The City of Burien announced Wednesday (July 23) that Seahurst Park â€“ closed since last October â€“ will re-open to the public at 8 a.m. on Monday, Aug. 25. “Crews are currently putting finishing touches on the lower parking area, doing landscaping and installing new plantings along the shoreline,” the city said on its Facebook page. A formal ribbon-cutting to officially celebrate the completion of the project is being planned for later. The project, which began Oct. 28, 2013, removed 1,800 feet of shoreline concrete armoring in the northern section of the park replacing it with more natural habitat for forage fish and salmon rearing. Improved habitat aids recovery of species, such as bull trout, steelhead and Chinook salmon, listed under the Endangered Species Act. Along the park shoreline 25,000 tons of sand and gravel were added, as well at 17,000 plants. The public will be able to enjoy the new stretch of natural beach with several stairway access points, and new park features including a fish ladder, picnic shelter, playground, lawn areas and parking lot. â€œWeâ€™re very excited about the completion of the project and the reopening of Seahurst Park,â€ said Burien Mayor Lucy Krakowiak. â€œWith nearly a mile of natural beach, this park has become the crown jewel of urban Puget Sound waterfront parks.â€ The Seahurst Phase II Shoreline Ecosystem Restoration Project is a joint City of Burien and U.S. Army Corps of Engineers project. Partners include Puget Sound Partnership, Washington Department of Fish & Wildlife, U.S. Environmental Protection Agency, Green/Duwamish Watershed Forum, King Conservation District, Salmon Recovery Funding Board, and Washington Recreation & Conservation Office. The projectâ€™s overall purpose is to improve marine habitat for salmon, restore natural sediment processes, and restore the beach to pre-seawall conditions. The project construction contractor was CKY Inc., a civil and environmental construction company headquartered in California with a Seattle office. Phase I, completed in 2005, removed more than 1,000 feet of seawall restoring Seahurst Parkâ€™s south end beach. A local and regional priority, the project used state and federal funding. A priority for the Green/Duwamish/Central Puget Sound Watershedâ€™s Chinook salmon recovery plan, the project ranked high on the Puget Sound Partnershipâ€™s large capital projects list for Puget Sound Acquisition and Restoration funding. The Corps managed construction and provided the maximum $5 million federal funding limit for this type of project. City partners provided $3 million state capital dollars allocated by PSP through the Puget Sound Acquisition & Restoration fund; $647,000 from the Environmental Protection Agency and Washington Department of Fish & Wildlifeâ€™s Estuary & Salmon Restoration Program; and $510,000 from the Green/Duwamish Watershed Forum through the King Conservation District. “Thanks to everyone for your patience,” the city added. For more details on the Seahurst Park restoration project, which has been going on since Oct., 2013, click here. You can also visit the city’s website on Seahurst here.]]>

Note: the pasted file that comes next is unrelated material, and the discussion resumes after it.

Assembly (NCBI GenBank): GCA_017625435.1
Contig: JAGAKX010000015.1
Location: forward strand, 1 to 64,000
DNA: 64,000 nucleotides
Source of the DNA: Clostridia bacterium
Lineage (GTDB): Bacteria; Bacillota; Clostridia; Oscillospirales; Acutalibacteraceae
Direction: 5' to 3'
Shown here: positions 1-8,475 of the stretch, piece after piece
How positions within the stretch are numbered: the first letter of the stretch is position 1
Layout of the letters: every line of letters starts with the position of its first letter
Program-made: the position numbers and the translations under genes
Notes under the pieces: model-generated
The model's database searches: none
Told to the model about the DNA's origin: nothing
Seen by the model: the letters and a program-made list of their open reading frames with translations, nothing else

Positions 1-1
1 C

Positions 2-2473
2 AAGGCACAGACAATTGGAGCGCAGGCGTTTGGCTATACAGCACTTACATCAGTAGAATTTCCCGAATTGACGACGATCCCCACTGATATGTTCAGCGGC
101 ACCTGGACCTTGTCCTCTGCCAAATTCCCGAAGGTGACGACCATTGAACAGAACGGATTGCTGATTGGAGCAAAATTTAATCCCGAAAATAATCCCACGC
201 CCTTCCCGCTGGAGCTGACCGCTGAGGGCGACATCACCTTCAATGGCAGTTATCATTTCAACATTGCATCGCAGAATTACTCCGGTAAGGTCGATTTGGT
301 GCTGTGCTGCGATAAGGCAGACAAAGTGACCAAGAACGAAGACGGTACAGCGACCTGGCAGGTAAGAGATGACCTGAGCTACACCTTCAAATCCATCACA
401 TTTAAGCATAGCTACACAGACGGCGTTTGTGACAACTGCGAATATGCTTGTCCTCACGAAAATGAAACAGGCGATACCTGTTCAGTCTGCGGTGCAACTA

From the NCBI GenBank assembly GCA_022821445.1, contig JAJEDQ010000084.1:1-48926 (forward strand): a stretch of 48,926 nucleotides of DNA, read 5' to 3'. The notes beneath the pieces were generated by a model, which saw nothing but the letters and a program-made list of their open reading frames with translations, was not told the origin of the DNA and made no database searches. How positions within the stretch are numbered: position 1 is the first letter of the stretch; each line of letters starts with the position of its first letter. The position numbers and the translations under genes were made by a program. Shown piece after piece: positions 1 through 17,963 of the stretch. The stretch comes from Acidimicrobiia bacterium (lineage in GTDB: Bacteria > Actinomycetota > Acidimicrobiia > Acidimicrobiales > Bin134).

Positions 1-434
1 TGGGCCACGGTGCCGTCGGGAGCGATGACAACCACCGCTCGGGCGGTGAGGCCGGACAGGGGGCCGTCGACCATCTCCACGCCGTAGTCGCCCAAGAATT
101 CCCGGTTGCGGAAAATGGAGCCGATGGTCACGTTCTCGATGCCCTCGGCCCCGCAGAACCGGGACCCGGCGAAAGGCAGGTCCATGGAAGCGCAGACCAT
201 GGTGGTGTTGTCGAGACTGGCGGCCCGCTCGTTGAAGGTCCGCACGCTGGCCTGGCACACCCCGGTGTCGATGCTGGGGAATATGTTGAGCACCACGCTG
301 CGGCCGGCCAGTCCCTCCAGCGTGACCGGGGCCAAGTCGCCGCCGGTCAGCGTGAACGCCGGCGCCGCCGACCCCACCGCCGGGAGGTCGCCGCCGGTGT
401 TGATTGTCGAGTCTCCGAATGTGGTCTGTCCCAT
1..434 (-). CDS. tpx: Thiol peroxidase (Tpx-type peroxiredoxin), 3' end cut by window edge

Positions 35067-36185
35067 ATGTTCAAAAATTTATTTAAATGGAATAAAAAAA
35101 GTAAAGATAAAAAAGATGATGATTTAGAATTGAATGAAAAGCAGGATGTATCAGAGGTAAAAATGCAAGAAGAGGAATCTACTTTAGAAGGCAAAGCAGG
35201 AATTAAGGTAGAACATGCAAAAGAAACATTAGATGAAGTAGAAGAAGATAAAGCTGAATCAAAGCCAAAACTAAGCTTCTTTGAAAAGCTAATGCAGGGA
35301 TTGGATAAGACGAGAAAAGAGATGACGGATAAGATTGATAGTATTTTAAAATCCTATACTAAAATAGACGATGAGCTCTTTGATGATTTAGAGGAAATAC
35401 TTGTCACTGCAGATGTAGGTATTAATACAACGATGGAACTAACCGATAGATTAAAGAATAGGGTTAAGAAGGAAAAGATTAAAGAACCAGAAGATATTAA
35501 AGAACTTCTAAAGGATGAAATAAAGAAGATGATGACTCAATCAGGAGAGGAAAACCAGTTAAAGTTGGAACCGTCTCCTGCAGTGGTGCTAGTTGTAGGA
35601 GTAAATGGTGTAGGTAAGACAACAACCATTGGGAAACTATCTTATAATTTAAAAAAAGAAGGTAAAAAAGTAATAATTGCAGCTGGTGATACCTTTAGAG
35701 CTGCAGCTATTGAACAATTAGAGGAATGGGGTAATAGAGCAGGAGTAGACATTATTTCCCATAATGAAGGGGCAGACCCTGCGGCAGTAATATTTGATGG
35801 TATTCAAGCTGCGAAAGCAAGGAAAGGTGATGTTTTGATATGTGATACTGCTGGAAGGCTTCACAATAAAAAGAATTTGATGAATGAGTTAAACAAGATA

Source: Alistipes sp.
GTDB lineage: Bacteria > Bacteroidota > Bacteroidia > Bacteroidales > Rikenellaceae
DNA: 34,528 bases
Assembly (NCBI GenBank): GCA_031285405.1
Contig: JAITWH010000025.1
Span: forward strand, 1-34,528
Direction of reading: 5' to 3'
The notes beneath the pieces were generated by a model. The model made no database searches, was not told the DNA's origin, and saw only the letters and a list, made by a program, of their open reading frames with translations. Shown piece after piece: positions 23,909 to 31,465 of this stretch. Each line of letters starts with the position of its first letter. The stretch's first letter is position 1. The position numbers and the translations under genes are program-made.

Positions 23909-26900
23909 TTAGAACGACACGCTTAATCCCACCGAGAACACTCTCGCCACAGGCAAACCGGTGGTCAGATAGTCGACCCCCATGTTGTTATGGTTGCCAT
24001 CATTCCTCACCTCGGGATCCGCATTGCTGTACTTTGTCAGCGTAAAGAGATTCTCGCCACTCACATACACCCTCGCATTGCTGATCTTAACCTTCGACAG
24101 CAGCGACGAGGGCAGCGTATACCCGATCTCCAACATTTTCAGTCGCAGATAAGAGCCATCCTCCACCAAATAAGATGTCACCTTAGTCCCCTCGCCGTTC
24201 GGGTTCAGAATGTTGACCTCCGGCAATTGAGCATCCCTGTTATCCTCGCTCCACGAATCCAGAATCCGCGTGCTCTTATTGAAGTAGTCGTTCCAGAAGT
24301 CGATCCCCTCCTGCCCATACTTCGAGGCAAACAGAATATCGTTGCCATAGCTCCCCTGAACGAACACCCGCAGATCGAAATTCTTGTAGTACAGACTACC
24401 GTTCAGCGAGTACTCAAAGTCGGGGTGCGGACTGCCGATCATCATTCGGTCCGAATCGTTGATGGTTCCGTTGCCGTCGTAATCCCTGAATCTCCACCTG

9 Million dollars..We could have bought 3 houses on Three Tree Point and put in a Boat launch with valet parking. Or 4-6 houses on Lake Burien for a new park.. Just a thought.
That’s funny. We(as in) the feds and state were 8 million.
Oops, my bad. We were the whole $9,000,000+
After the norovirus outbreak on Horseshoe Lake, do you really think it would be wise to open a public beach at Lake Burien?
So thats what a natural beach looks like huh?
Wonder what kind of beach I was remembering it looking like when I was a young lad and used to go go down there fishing and swimming back in the 60`s then?Hmmm
Don`t quite remember it looking like that but then I have probably killed more than few brain cells since those days of yesteryear.
I’m sure glad that it will finally reopen, just before the kids have to go back to school. Sad thing that so many of our local beaches are privatized, and the only local access for almost a year has been Eagle Landing Park (which I physically cannot walk at the moment) or that tiny little strip at 3 Tree where it’s a challenge to park and some of the locals will give you suspicious looks (can’t blame them, either).
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